Once you sign up, you can browse all web content including more than 610 trips. You’ll also receive our Wildcard, offering discounts at more than 20 partners throughout New Zealand.

Importanly, your subscription will ensure Wilderness will be there to inspire the next generation of outdoor Kiwis

Subscribe from as little as $7.00/month for instant access to all articles, trips, gear reviews and gear guides.

View all our subscription options and join the club.

Already a subscriber? Login Now.

Cycling around the long and narrow Lake. Photo: Dave Mitchell

The trail gradually climbs up the Edwards River, fording it and many of its side streams a few times before a granny gear climb delivers riders to Peters Pass. From the top, a flowing section of single-track descends Peters Valley to the historic St James homestead and the trail end car park.

From Maling Pass, the track heads east beside the Clarence River, which is just beginning its 230km journey to the sea from Lake Tennyson. It’s a gradual climb to Maling Pass (1308m) with glimpses of Lake Tennyson along the way and a sea of alpine tussock and patches of beech forest marching up the adjacent slopes to beautiful Mt Princess.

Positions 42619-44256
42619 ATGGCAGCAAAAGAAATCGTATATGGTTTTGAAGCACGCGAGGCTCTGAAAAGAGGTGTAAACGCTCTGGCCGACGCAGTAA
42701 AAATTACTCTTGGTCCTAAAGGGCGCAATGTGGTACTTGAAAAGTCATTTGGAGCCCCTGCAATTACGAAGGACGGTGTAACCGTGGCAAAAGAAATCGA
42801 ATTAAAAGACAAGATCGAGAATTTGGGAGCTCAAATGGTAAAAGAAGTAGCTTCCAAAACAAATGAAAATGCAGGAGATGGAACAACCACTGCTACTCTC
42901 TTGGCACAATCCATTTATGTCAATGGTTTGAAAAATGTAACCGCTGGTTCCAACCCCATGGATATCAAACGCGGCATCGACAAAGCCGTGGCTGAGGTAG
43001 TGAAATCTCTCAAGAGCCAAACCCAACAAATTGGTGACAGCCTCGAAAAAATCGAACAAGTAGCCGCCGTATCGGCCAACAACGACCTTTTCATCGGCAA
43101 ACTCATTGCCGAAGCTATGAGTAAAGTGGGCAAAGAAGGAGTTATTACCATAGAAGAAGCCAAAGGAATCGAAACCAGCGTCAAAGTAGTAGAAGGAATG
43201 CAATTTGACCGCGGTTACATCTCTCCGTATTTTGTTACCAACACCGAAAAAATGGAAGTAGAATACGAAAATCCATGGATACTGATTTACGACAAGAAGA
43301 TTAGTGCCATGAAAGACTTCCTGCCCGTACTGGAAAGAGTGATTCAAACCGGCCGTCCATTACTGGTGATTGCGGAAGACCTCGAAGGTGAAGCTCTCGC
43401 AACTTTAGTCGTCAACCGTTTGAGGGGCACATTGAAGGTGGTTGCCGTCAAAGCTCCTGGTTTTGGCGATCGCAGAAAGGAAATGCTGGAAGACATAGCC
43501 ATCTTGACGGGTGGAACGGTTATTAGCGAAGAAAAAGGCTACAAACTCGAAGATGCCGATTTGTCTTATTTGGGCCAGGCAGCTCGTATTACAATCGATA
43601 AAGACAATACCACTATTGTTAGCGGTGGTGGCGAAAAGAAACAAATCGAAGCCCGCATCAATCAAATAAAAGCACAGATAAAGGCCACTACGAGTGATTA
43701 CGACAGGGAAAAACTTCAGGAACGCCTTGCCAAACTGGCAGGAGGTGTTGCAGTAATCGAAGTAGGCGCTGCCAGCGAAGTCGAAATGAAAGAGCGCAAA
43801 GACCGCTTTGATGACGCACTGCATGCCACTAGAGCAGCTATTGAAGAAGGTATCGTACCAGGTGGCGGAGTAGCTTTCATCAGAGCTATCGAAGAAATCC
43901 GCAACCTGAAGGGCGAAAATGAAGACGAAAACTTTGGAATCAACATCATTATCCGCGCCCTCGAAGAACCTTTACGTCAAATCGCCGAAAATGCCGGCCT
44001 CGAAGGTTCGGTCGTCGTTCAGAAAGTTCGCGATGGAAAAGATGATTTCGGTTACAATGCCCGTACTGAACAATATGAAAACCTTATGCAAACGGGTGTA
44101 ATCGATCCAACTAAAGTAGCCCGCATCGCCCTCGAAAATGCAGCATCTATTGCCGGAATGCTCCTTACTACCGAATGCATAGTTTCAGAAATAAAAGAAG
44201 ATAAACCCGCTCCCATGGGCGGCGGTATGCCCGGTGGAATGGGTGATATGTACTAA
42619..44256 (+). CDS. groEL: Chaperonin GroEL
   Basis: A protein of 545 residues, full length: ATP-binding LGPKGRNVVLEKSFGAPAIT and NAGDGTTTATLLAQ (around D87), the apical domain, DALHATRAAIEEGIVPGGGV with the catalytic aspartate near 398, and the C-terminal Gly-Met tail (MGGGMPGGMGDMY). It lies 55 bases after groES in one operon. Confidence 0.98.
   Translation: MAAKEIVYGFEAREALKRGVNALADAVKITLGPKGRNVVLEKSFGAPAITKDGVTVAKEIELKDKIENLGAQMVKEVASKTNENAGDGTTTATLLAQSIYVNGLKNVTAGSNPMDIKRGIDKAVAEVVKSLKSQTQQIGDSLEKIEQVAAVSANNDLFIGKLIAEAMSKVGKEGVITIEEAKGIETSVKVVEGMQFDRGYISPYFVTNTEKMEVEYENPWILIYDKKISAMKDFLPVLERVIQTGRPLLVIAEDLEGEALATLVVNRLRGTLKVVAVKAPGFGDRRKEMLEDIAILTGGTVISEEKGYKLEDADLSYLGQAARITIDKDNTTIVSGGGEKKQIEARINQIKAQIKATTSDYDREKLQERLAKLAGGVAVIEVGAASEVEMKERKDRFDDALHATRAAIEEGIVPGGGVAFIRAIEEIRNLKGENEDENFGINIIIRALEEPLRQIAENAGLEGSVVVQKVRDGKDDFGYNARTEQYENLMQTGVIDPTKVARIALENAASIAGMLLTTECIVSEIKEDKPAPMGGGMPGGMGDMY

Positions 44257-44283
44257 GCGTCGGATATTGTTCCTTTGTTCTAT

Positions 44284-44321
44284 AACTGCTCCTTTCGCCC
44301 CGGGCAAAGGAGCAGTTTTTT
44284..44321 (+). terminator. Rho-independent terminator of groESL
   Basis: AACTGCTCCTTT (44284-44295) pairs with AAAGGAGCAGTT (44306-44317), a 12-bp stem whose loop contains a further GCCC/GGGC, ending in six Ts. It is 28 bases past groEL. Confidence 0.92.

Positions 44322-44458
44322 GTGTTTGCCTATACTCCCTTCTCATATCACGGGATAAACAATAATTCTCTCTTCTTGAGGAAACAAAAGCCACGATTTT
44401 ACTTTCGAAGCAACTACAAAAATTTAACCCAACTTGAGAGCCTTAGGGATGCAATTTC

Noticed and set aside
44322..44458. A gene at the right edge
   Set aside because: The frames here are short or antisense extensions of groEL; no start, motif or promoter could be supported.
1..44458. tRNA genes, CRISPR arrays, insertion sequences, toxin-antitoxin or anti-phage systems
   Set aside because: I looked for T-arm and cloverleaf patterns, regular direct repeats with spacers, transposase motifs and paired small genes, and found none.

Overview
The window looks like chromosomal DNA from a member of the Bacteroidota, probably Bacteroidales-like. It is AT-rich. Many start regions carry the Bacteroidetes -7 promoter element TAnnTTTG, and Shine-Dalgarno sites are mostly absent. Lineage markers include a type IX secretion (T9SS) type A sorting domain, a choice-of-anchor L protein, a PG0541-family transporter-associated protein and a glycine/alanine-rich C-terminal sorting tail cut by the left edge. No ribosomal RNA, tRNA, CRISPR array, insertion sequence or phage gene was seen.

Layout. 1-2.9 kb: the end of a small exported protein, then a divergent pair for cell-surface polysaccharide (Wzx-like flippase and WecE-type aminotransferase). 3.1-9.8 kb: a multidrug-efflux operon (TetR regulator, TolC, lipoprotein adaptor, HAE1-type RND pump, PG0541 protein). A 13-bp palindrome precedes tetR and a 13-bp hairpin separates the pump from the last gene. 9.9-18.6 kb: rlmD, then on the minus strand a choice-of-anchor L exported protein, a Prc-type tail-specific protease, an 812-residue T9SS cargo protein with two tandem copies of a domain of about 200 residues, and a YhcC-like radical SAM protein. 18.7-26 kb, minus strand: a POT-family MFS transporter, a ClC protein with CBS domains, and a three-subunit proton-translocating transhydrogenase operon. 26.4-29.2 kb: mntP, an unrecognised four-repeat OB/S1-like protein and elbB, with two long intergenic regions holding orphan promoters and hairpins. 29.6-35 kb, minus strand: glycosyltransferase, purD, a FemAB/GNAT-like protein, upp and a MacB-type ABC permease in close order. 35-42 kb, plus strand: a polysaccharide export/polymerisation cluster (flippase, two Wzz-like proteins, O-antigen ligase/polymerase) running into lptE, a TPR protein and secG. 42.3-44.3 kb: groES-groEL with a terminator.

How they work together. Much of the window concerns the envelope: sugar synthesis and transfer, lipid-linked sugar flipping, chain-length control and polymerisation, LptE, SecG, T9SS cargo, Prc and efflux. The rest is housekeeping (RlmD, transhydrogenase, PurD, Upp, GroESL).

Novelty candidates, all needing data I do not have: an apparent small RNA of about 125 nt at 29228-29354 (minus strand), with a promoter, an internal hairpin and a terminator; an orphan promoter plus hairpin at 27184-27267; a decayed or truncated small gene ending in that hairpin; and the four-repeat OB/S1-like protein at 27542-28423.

Drop over the top of the pass and enjoy the free-flowing downhill into the Waiau River where the track down the valley continues to deliver a magic adventure as it follows the river’s deep and clear waters surrounded by stunning scenery and wildflowers.

After 13km, the 4WD track is left behind and riders continue along the true left of the river on purpose-built cycle trail. Partway along is the sidetrack to Lake Guyon which is one of the most beautiful high country lakes in New Zealand and worth visiting or staying at overnight.

On a hot day, Lake Guyon, a long thin body of water sandwiched between dry hills, provides cool relief and reflects patches of beech forest and clearings of lush green grass set against a clear blue sky. To the west, the Spenser Mountains extend to the snow-capped peaks of Una, Enid and the Humboldt Peaks. The little four bunk mustering hut beside the lake is constructed of beech framing and corrugated iron, renowned for its ability to withstand the storms of the high-country. The historic six-bunk Stanley Vale Hut can be reached after a short climb from the far end of the lake.